Renewable energies are crucial for meeting the UK Government’s energy and environmental objectives, particularly energy security and reduction of greenhouse gas emissions. Perennial crops grown for biomass production, such as Short Rotation Coppice (SRC) willow and the exotic grass, miscanthus, are a renewable energy source which is carbon neutral, because the quantities of carbon dioxide released to the atmosphere on combusting the crop are equal to those absorbed by photosynthesis during crop growth.
Future policies are likely to encourage plantings of biomass crops, particularly as they provide new opportunities for farmers. Biomass crops differ from the annual arable crops and grassland they are likely to replace, in the habitat they provide, in their life cycle, growth characteristics and general appearance.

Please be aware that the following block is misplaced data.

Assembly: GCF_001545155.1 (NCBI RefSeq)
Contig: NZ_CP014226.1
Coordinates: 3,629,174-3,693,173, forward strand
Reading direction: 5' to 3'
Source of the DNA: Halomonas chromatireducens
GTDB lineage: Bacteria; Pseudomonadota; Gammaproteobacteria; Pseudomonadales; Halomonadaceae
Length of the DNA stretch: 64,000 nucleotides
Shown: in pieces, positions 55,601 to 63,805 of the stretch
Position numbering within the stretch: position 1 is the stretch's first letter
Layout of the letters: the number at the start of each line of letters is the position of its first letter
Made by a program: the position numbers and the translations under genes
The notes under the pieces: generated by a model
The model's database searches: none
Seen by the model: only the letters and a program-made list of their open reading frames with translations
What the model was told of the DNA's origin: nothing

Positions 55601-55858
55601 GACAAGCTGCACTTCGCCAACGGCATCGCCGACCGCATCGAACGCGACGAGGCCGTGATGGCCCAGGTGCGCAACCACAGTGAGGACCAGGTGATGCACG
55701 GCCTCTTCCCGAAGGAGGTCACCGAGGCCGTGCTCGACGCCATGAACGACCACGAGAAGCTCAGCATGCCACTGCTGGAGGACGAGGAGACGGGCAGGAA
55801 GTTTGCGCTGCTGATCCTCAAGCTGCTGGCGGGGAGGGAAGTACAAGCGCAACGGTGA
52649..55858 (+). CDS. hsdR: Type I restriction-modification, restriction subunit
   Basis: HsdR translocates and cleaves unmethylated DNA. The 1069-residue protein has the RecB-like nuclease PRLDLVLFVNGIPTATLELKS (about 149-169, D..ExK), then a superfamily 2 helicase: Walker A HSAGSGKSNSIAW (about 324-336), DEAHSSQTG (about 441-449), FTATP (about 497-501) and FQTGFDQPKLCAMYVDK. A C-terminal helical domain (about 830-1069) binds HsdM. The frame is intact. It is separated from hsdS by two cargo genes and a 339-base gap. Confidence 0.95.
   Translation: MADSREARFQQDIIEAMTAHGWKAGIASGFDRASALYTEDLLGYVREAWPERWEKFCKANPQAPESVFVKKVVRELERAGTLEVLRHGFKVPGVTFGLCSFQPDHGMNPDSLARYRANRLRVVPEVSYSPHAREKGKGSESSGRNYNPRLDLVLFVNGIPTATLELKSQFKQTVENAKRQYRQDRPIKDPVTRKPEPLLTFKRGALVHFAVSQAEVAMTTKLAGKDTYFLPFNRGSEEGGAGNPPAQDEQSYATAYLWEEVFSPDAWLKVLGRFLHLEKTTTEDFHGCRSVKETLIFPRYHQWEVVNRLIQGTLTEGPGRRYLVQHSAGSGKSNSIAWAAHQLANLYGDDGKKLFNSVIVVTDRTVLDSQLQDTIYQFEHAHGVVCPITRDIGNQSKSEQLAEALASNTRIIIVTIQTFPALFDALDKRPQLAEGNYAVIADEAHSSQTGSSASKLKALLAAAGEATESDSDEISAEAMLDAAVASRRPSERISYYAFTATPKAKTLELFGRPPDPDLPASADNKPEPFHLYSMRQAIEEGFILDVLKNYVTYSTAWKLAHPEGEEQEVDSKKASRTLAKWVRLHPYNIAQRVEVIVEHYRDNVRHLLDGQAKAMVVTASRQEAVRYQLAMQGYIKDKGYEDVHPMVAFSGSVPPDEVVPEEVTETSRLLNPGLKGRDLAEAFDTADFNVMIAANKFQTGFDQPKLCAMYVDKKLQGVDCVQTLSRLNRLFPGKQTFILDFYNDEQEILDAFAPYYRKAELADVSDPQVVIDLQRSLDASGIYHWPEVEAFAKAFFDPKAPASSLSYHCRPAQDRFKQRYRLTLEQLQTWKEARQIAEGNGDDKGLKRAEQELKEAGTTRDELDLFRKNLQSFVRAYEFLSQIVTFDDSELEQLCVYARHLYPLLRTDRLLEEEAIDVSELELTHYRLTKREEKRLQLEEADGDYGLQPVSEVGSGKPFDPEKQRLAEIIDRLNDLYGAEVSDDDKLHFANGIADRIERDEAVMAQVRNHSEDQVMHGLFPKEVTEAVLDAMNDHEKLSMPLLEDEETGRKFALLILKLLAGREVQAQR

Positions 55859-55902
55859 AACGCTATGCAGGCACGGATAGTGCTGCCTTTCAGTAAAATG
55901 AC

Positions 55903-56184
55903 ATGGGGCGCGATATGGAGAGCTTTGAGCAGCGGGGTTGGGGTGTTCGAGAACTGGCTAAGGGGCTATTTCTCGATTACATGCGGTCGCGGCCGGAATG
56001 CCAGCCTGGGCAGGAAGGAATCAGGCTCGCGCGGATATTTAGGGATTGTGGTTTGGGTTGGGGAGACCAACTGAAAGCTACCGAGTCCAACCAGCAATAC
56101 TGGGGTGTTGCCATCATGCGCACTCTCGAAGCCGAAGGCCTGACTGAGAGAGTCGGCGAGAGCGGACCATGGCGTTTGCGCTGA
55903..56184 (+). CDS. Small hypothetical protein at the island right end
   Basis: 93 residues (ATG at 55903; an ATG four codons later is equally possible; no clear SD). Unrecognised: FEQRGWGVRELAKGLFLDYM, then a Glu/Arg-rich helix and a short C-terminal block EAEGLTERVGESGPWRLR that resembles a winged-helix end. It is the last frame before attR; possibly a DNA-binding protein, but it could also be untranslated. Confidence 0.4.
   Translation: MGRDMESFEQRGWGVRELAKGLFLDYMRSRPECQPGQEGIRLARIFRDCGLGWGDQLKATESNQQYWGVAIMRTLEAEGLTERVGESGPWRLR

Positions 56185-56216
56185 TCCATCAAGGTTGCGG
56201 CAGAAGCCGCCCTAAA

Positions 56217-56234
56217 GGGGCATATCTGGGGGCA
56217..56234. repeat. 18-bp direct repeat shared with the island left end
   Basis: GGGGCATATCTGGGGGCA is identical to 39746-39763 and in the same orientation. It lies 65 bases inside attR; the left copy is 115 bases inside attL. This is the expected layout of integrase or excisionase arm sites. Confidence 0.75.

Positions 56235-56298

It is important to understand the impacts of changing land use to biomass crops in order to optimise the gains and minimise any potential downsides. Using two UK regions as study areas, this project will examine the sustainability of SRC willow and miscanthus relative to arable crops and grassland by comparing rural economics, social acceptability, landscape character, water use and biodiversity. The results will provide scientific tools for assessing where energy crop plantings can be placed for achieving maximum benefits.
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